Dear Mr Cummings
I have seen your blog advertisement for corkscrew thinkers and wish to apply for the post.
First, I should like to get a couple of possible objections out of the way. I note that in other categories you want ‘recent’ economics graduates, and ‘VERY clever young people’. I am in my sixties and think that we have had enough of the enthusiastic, brilliant, thrusting types that burdened us with New Labour and have very nearly destroyed our financial system (the silly quants); perhaps it is time they made way for an older man.
Also, you say you ‘don’t want more Oxbridge English graduates who chat about Lacan at dinner parties.’ I did read English at Oxford, it’s true; but before the impenetrable nonsense of post-structuralism hit the subject there. Besides, you yourself read History at Exeter College and as with many other arts graduates (think of Douglas Adams) the wooliness obviously stimulated your interest in science, philosophy and anything else that might actually seek objective truth.
And so, from objections to objectives. Although your advertisement betrays impatience and ruthlessness, it’s still not clear what exactly you wish to achieve. Apart, that is, from a ‘seismic’ shakeup of the civil service and the ‘merry-go-round’ of ministers.
As to the first, the Civil Service is suffering from ‘shaken baby’ syndrome, having been politicised under Mrs Thatcher and then virtually radicalised under Tony Blair - you’ll remember how he used the Privy Council one day after the 1997 General Election result was declared, to give up to three spads executive power over permanent civil servants. Now, when you concentrate the levers of power in that way you have to look carefully at the hands manipulating them. I do hope you don’t plan eye-catching initiatives of the ‘abolish the Lord Chancellor’ type that our British Pol Pot came up with to drive away boredom one weekend in 2003. I’m sure Sir Humphrey can seem maddeningly obstructive sometimes – but maybe there is a need for brakes and steering in even the fastest car?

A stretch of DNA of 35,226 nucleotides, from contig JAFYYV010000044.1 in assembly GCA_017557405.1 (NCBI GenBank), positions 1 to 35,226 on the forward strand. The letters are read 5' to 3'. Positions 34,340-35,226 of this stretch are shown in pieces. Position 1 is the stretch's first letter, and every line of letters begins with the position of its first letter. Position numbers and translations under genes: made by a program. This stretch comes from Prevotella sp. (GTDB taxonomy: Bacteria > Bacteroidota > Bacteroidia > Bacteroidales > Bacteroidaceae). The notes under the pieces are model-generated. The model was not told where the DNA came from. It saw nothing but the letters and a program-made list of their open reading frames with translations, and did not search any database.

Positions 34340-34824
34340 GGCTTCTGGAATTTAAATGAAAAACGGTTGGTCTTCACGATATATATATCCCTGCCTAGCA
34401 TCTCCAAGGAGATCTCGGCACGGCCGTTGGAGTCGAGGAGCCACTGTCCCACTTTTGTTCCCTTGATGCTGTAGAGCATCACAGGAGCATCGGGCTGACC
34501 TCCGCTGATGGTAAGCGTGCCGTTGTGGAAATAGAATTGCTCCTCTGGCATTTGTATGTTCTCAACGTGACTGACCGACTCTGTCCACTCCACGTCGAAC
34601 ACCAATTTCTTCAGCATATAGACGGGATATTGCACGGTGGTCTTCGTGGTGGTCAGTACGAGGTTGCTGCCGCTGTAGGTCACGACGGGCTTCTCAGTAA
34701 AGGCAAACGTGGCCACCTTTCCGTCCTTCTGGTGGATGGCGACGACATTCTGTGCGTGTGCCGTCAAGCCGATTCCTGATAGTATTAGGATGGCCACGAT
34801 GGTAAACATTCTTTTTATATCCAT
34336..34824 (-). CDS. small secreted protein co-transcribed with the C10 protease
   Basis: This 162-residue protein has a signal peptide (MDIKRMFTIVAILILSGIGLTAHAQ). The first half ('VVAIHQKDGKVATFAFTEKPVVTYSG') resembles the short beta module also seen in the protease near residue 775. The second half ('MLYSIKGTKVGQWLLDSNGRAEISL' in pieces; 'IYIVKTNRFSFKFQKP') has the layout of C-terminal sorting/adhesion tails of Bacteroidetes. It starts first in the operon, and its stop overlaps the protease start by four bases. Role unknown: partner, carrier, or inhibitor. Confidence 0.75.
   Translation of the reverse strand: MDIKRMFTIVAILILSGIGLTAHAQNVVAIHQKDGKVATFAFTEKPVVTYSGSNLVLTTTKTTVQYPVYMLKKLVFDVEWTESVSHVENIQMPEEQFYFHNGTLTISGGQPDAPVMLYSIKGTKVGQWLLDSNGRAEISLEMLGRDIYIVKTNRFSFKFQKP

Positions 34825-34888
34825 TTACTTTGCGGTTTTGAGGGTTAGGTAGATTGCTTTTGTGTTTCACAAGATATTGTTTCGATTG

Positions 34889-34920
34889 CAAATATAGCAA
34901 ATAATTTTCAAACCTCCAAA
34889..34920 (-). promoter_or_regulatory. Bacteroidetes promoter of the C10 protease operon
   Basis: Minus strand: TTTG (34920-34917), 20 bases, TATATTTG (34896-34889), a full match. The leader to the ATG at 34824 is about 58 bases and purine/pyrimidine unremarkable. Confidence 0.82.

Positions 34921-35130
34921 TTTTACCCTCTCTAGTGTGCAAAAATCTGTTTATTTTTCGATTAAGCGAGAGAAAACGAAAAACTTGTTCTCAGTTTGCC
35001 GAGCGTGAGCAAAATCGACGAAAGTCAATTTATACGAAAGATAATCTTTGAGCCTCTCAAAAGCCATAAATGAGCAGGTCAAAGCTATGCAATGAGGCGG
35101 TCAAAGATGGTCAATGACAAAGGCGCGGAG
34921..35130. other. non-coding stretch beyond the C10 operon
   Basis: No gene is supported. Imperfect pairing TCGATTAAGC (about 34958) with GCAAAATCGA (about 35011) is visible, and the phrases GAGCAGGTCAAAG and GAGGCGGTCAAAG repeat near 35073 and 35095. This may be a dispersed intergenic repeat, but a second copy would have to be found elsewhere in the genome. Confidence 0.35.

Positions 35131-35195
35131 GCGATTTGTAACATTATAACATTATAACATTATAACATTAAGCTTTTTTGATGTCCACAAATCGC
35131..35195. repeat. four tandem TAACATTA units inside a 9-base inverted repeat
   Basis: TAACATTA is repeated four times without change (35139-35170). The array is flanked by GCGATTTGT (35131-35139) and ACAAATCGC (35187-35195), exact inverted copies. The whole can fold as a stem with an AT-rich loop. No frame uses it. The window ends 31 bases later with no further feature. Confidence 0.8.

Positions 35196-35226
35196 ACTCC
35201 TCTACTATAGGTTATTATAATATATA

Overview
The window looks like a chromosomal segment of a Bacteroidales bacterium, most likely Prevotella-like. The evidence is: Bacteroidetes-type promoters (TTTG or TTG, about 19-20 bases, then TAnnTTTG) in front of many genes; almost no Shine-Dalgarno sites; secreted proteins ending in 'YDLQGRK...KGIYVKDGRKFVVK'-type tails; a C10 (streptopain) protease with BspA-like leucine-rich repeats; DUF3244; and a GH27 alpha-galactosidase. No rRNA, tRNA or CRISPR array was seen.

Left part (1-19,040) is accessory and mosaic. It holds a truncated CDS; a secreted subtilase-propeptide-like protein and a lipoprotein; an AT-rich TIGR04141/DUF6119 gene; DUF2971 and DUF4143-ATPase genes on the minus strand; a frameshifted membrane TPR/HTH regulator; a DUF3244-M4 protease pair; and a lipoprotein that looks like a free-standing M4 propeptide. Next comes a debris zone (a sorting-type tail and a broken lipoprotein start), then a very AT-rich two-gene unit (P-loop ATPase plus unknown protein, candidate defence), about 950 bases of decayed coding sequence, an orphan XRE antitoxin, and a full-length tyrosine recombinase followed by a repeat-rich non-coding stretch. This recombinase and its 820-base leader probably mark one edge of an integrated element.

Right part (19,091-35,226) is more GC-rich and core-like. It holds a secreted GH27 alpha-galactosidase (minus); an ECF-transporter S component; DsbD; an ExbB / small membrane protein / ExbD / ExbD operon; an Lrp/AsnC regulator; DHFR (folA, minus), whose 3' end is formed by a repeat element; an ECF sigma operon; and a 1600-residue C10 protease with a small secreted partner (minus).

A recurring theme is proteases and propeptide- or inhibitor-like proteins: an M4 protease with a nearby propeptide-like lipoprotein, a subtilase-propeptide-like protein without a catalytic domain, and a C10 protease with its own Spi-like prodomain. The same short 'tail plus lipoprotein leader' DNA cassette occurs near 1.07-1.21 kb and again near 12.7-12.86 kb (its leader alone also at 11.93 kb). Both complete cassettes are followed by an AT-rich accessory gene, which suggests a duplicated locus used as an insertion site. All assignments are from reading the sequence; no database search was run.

The revolving-ministers bit I can appreciate. It was fun to see John Nott walk out of Robin Day’s interview in 1982, after the latter had called him ‘a transient, here-today and, if I may say so, gone-tomorrow politician.’
Of course, that may have helped shorten Robin Day’s Newsnight career, just as (imho) Jeremy Paxman was binned for continuing to be too good on the same programme when New Labour got in; never forget where power lies, and don’t speak truth to it too frankly, not to say rudely. But why should ministers give up the best of their lives in relentless work, if not in the hope of further advancement? And isn’t it the role of Cabinet government to set the policy framework for its interconnected ministries, whose continuity and detail work is provided by the Bernards and Humphreys – or do you have your eyes on a sofa-based inner-Cabinet ‘den’?
And what is all this redesigned machinery going to fix? Will it address a political system in which the majority of people directly in the 2016 Referendum, and indirectly but overwhelmingly via the manifestoes of most MPs who were returned in the General Election that followed, instructed Parliament to recover its own authority from the EU, yet saw three and a half years of delay and subversion instead?